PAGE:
TIG welding – Applications, welders, techniques for TIG welding
TIG WELDING PROCESS AND MORE
In TIG welding (Tungsten inert gas), the welding arc is formed between a non-consumable tungsten electrode and the workpiece. The shielding gas is always an inert gas that does not affect the welding process per se. Usually, the shielding gas is argon and it protects not only the molten weld but also the electrode in the torch from oxygenation.
The filler material may not be necessary for TIG welding. The pieces can be fused also by melting the groove together. If a filler is used, it is fed into the molten weld manually and not through the welding torch as in MIG/MAG welding. Therefore, the TIG welding torch has a completely different structure than a MIG/MAG torch.
Various TIG welding methods include, for example, the DC TIG welding method that uses direct current, AC TIG welding that utilizes alternating current, and pulse TIG.
TIG WELDING APPLICATIONS
The most important applications for TIG welding are pipeline and pipe welding. It is, however, used in many industries, such as aviation and aerospace and sheet metal industries when welding particularly thin materials and special materials such as titanium.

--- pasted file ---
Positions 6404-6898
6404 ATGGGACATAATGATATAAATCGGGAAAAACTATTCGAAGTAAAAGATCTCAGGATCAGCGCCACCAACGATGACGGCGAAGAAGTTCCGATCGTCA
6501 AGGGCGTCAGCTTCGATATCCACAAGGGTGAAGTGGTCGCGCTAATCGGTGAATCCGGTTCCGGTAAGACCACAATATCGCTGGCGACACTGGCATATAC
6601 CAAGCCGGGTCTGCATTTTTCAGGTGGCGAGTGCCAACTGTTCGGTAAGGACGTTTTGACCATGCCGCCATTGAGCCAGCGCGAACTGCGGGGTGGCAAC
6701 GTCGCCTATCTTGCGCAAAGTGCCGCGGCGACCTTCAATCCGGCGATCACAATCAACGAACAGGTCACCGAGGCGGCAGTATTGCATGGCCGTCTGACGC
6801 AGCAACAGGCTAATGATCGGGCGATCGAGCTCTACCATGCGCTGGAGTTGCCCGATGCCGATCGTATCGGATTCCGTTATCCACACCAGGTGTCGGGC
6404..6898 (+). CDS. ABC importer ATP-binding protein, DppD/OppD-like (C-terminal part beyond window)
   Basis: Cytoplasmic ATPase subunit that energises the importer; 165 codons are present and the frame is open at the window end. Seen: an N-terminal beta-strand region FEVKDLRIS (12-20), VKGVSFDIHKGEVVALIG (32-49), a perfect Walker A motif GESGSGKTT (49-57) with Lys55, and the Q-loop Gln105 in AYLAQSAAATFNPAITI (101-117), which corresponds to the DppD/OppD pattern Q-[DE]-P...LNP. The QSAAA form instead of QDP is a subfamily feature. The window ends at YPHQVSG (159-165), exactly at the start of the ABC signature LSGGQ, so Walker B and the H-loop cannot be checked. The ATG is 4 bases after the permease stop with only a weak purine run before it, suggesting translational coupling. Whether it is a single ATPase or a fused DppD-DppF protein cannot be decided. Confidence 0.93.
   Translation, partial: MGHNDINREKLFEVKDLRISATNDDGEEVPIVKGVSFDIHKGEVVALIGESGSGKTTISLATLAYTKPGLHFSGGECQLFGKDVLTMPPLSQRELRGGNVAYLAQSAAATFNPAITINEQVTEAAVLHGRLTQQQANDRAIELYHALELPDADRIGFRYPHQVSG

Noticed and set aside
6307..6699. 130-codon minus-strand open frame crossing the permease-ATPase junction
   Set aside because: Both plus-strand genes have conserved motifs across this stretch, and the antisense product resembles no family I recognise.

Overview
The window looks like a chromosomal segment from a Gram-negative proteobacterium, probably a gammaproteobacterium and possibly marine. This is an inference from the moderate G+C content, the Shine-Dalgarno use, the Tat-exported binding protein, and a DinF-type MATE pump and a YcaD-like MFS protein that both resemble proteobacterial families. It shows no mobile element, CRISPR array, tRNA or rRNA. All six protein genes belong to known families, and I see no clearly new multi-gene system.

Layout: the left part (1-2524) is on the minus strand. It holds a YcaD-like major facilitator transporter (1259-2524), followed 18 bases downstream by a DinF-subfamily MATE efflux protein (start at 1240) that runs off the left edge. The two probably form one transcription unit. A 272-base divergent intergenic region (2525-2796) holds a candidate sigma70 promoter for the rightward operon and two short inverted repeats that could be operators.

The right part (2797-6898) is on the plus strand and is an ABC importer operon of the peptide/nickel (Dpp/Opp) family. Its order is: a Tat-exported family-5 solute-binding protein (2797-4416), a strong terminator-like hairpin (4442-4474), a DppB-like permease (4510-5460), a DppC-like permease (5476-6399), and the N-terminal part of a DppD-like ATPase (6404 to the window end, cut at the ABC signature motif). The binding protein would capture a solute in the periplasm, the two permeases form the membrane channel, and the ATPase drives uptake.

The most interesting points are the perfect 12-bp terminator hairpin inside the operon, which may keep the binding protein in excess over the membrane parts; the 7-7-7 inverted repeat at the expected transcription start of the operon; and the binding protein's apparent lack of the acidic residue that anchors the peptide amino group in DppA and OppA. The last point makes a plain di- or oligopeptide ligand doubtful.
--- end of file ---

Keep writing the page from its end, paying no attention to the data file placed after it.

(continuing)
TIG welding is suitable for both manual and mechanized welding as well as for using welding robots.
TIG welding equipment comprises a power source, grounding cable, welding torch, and shielding gas tank or gas network interface. The machine may also contain a liquid cooling unit. A wire feeder is not required as the filler material is manually fed.
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TIG WELDING TECHNIQUE
TIG welding is used in sites where the appearance of the weld is important. This presents special requirements for the accuracy of the welding job. Additionally, TIG welding is more demanding because there are more issues to control in this welding technique than in the other techniques. In TIG welding, the torch is moved with one arm while the other feeds the filler material to the molten weld. A TIG welder must, therefore, accurately control both arms and one cannot be used for supporting the torch as in MIG/MAG welding.
These special requirements make TIG welding more difficult particularly in the beginning. However, the arms will soon adjust to the paths of motion required in welding and TIG welding becomes routine. Yet, demanding TIG welding is usually done by a welder who specialises in TIG welding.
TIG welding is done with a pushing torch motion. The filler can be fed into the weld either drop by drop or continuously, keeping the filler wire constantly in the molten weld.